What I like about Transcat is that their service segment is a recurring, high margin business which achieved 11+ years of quarter over quarter growth.
The calibration services market is highly fragmented but Transcat holds a pretty decent 7% market share, which is the largest among the 3rd party service providers.
I like what the management has done throughout the years. Even during the Covid-19 pandemic, their service revenue has achieved qoq growth. Hence, I decided to invest in this company.
It has been a green quarter for the Moss Piglets. The rise in tech stocks has been offset by the loss in tankers. Tankers comprises about 15% of my portfolio so it has dragged down my overall performance alot.
Is Value Investing Dead?
Value investing, the investment strategy that has made legends out of the likes of Warren Buffett, Charlie Munger, Benjamin Graham and other icons, is being sidestepped. The death has been a slow and painful one for investors who have clung to the principles of picking stocks that appear to be trading for less than their intrinsic or book value.
The last two years have seen growth streak past value like it was standing still as the FAANG and FANGMAN stocks have dominated the returns and the indexes. BofA has pointed out that the last ten years have been even worse for value investors than the dotcom bubble, with the worst returns in history for U.S. value stocks relative to growth.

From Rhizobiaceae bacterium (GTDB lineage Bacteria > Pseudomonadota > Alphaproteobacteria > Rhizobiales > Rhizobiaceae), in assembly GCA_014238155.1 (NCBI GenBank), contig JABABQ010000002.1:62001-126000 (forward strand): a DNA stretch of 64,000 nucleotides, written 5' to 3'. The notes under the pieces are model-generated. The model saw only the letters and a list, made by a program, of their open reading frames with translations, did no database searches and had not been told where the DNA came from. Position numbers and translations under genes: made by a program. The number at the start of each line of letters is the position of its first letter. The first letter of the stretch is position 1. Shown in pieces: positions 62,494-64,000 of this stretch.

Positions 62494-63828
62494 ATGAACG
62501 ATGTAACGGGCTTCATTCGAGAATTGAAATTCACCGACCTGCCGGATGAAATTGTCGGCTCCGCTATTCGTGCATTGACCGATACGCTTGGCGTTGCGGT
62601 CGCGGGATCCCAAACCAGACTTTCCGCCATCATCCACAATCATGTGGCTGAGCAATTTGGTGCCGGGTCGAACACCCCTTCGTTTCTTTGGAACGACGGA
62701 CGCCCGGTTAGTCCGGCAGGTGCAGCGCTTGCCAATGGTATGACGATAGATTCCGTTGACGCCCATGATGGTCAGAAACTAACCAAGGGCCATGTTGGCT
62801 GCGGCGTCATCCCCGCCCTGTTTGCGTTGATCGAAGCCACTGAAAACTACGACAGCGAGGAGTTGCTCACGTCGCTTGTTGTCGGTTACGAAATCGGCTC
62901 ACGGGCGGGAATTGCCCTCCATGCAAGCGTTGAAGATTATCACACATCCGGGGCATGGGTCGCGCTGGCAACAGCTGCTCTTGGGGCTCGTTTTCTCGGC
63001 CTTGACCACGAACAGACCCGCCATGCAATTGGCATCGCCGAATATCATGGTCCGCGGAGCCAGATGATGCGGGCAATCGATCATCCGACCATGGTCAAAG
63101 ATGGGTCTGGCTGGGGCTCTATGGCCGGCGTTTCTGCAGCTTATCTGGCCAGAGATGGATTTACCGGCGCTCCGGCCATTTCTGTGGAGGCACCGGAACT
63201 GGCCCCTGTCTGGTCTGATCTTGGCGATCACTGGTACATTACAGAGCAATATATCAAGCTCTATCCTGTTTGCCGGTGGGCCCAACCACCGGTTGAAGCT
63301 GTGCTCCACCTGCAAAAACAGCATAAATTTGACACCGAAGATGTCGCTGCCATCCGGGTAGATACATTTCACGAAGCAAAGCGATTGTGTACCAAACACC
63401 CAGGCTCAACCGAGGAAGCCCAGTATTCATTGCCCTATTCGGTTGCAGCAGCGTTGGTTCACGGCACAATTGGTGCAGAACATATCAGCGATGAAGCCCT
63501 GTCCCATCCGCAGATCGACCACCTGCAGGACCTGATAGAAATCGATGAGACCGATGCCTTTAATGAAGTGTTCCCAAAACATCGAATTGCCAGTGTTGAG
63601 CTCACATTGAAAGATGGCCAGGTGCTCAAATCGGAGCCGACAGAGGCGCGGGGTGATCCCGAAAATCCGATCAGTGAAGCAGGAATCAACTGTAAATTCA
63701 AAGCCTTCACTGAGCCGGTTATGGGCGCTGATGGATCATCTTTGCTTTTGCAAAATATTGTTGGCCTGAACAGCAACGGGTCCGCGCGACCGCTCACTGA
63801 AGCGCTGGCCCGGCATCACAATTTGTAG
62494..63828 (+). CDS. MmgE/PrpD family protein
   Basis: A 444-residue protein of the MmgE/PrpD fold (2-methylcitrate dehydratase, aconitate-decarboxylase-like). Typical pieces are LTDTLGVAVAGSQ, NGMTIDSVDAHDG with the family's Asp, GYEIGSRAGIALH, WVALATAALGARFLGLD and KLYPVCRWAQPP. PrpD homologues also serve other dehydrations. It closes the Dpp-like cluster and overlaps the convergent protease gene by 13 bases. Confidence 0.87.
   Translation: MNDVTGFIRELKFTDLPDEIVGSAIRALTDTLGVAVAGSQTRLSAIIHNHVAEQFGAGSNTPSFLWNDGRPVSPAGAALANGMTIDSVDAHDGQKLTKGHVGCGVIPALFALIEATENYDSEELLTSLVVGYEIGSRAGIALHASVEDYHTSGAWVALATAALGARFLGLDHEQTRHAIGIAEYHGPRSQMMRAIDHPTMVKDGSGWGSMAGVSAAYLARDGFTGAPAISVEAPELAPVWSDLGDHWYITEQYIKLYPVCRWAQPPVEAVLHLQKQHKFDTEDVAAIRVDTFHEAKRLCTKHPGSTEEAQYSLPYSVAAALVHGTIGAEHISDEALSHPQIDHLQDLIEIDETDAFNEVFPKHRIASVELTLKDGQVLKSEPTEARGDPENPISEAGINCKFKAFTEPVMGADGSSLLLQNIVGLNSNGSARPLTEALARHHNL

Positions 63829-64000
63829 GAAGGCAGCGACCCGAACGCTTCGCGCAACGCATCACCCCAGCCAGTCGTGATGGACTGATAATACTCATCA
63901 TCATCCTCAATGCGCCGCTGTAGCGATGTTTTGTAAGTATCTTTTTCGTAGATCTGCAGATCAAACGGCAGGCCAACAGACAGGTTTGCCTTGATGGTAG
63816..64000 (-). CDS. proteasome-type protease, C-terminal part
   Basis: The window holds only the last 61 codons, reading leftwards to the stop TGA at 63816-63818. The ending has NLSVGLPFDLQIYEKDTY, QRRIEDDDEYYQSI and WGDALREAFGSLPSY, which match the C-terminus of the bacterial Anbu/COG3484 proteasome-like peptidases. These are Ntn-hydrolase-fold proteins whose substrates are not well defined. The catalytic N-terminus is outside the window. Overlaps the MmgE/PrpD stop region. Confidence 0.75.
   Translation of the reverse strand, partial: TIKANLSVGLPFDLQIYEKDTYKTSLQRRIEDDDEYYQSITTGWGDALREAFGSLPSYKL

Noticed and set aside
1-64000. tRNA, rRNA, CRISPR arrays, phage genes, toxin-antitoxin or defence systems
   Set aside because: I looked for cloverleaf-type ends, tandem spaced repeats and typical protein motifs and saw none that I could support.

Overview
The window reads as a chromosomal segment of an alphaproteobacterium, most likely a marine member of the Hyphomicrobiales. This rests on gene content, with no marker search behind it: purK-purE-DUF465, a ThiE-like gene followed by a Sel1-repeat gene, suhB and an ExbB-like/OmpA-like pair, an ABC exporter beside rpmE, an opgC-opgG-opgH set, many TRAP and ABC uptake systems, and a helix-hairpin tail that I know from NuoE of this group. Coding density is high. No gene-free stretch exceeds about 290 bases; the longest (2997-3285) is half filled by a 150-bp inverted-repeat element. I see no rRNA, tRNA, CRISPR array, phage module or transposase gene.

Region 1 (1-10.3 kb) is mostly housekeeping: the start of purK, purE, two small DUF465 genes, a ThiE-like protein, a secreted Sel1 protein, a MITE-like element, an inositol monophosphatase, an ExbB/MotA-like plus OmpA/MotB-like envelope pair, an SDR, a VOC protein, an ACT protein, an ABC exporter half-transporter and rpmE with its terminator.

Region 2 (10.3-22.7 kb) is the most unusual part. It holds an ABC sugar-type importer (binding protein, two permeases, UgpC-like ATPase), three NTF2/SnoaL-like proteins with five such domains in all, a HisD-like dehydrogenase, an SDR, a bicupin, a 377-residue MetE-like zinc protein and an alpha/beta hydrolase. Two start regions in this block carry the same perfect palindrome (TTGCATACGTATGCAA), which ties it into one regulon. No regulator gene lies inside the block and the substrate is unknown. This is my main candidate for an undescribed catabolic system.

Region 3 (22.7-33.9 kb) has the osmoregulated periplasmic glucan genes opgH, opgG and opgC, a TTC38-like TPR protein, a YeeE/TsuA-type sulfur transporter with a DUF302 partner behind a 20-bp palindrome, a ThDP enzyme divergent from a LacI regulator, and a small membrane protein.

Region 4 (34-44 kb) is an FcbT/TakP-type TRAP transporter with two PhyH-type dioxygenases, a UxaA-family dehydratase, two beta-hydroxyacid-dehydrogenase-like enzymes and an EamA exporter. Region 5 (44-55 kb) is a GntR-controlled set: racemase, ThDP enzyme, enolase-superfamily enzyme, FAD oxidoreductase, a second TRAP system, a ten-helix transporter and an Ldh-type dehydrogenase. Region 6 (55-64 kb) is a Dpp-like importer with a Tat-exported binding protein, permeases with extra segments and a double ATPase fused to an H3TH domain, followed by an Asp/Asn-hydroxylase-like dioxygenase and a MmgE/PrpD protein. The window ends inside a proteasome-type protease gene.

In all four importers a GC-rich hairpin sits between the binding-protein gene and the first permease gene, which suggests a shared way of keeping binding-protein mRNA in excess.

What Killed Value?
The pandemic twisted the blade in value in value stocks, which just returned one of the weakest quarters in history despite some improvements in economic conditions. If you are looking for a culprit, BofA’s research team points to the lack of inflation and an era of ultra-low interest rates. The 1970s and 80s were characterized by high interest rates, high inflation, and high oil prices. The biggest companies were much more closely tied to the macro economy than they are today.
Today’s growth winners thrive on deflation and low interest rates. Those conditions will be around for quite awhile.
While we are not ready to bury value investing, since many of its principles are important in any market condition, it is fair to say that the traditional model needs some rethinking.